Cuvee du Vatican Chateauneuf-du-Pape Reserve Sixtine 2009
Rhone Red Blends from Chateauneuf-du-Pape, Rhone, France
This blend of 45% Grenache, 30% Syrah and 25% Mourvedre is the full expression of the land, the grapes and the care and attention lavished upon it. It will grow and develop with cellaring and the years of aging will take away none of its depth and delicate finesse.
The Wine Advocate - "The brilliant 2009 Chateauneuf du Pape Reserve Sixtine (a blend of 45% Grenache, 30% Syrah and 25% Mourvedre aged in small barrels of which less than 10% is new) reveals a darker deep purple color with a vague hint of vanillin in the background. Blackberry, cassis, kirsch, licorice and Provencal herb characteristics dominate the explosive aromatics. Atypically approachable for this cuvee (which is usually meant for long term aging), the 2009 possesses a savory, broad, saturated mouthfeel with a well-integrated tannic structure providing current accessibility. Nevertheless, it will drink well for 15-20 years."
International Wine Cellar - "Dark ruby. Aromas of cherry and black raspberry are complemented by floral and smoky qualities. Round, plaint and expansive, with very good heft and bracing zesty acidity to its sappy dark fruit flavors. Shows very good clarity and cut on the finish, with the berry note repeating. This fruit-driven wine is already quite appealing. "
Wine Spectator - "Silky and long, with nicely woven layers of fig, boysenberry, cassis and pastis flavors that pick up hints of black tea and iron on the very suave finish. There's also solid length, thanks to well-embedded acidity. Best from 2013 through 2020."
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Cuvee du Vatican Winery
Jean-Marc Diffonty is the 4th generation at the domain and has been responsible, since his father Félician Diffonty left the charge in 1993. Félician Diffonty was the mayor of Chateauneuf du Pape 1965-1995 and it was him who in 1958 named the domaine Cuvée du Vatican - with blessings by the pope! In 1996 Jean Marc was made president of the Young Winemakers of Châteauneuf du Pape. View all Cuvee du Vatican Wines
About Chateauneuf-du-PapeView a map of Chateauneuf-du-Pape wineries (shah-too-NUHF due Pahp)Southern Rhone's landmark region, Chateauneuf du Pape, was the first region to gain AC status in France. That was the 1920s – it's history goes much further back than that. As the name suggests, the wine region was named after the "new papal home," referring to the period of time in the 1300's when the pope resided in Avignon instead of Rome.
Photo of galets covering the soil at Chateau de Beaucastel
Notable FactsThere are 13 allowed varieties in Chateauneuf du Pape (14 if you count Grenache Blanc separately from Grenache Noir). Grenache is the primary variety, followed by Syrah and Mourvedre as well as Cinsault. About 97% of the wines here are red, although many chateaux are producing whites ranging from quaffable to decadent and ageworthy. Reds from the best estates emit wonderful flavors of gamey spice, blackberries and currant, as well as the herbs and spices that are known to grow in the region.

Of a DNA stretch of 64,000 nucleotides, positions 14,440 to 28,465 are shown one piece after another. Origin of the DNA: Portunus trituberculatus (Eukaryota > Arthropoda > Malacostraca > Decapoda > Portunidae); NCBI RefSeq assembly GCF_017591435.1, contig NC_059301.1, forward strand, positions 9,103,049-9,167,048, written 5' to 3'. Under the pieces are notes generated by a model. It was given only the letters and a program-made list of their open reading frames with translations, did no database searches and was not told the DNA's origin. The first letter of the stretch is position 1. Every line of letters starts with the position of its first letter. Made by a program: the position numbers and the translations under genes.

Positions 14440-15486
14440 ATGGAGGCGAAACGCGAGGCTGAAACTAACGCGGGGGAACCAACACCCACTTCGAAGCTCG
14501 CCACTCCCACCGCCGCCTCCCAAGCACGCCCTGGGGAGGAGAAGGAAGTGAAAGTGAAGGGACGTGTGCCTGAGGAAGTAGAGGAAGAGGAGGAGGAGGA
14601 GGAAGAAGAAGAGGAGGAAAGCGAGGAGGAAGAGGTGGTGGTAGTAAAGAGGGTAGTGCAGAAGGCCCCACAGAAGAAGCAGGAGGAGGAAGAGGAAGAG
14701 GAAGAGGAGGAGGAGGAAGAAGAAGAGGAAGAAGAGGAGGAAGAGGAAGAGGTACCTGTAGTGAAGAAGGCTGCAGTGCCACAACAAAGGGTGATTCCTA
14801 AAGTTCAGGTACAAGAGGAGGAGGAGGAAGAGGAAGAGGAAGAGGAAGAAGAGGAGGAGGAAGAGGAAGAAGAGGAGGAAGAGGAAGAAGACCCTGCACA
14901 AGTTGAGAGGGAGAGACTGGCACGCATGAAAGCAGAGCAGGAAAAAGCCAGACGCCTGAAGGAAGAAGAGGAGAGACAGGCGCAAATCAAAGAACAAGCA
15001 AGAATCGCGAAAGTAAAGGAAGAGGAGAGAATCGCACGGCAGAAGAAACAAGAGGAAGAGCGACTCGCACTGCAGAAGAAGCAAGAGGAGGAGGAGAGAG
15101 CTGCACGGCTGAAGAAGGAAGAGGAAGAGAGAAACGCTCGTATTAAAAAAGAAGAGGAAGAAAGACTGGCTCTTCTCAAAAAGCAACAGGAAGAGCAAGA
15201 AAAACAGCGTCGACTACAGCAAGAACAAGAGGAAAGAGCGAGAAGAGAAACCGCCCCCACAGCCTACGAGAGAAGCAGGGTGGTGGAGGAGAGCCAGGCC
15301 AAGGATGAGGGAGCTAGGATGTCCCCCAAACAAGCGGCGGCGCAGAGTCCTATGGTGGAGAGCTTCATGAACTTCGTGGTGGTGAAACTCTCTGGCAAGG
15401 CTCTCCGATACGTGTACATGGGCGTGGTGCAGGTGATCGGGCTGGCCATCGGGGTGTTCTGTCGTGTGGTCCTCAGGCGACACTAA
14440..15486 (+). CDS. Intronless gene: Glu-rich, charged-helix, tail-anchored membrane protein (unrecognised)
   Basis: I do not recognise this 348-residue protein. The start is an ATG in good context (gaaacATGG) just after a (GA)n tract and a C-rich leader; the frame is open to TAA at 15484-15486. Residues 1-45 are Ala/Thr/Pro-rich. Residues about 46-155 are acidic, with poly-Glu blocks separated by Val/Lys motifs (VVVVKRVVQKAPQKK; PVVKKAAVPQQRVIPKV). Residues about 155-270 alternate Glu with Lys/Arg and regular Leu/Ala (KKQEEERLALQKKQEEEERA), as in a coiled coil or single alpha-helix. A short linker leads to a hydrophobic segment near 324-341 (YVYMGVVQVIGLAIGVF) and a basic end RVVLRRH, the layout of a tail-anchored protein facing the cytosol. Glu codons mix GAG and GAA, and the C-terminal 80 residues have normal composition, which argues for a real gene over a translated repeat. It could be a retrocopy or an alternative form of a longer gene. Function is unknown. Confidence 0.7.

Note on the soil: The grapes grow on soils covered in rounded, smooth stones called galets (gah-lay). The stones naturally cover most of the soils throughout Chateauneuf du Pape and are two fold in their duties. First, they are able to reflect and absorb the heat, to quicken the ripening of the grapes. They also help to hold in moisture so that the soils are not dried out by the hot Southern French sun.
About France - Other regionsWhen it comes to wine, France is a classic. Classic blends, grapes and styles began in the country and they still remain. Think about it - people ask for a Burgundian style Pinot Noir, they refer to wines as Bordeaux or Rhone blends - Champagne even had to pass a law to stop international wineries from putting their region on the label of all sparkling wine.
The top regions of France are: Bordeaux, Burgundy, Champagne, Languedoc-Roussillon, Loire, Rhone. And these regions are so diverse! It makes sense that wine regions throughout the world try to emulate their style. Pinot Noir, Chardonnay, Cabernet Sauvignon and Syrah are no longer French varieties, but international varieties. They may not be the leader of cutting edge technology or value-priced wines, but there is no doubt that they are still producing wines of great quality and diversity.
Customer ReviewsSign In to Add Your Review0 }div>Related ProductsThe Tradition has nice red purple color with shiny highlights. On the nose, the Chateauneuf du Pape spreads aromas of ...Blend: 80% Grenache, 20% Mourvedre ...This is an atypical cuvee in terms of its complexity of aromas: deep spice, black fruit flavors and chocolate notes ...
Alcohol By Volume Guide
Wine Style Guide
Light & Crisp
- Light to medium bodied wines that are high in acid and light to medium fruit. Typically no oak.
Fruity & Smooth
- Light to medium bodied wines with lots of juicy fruit, typically medium acid and medium oak.
Rich & Creamy
- Full bodied wines that have typically undergone malo-lactic fermentation and/or spent time in oak.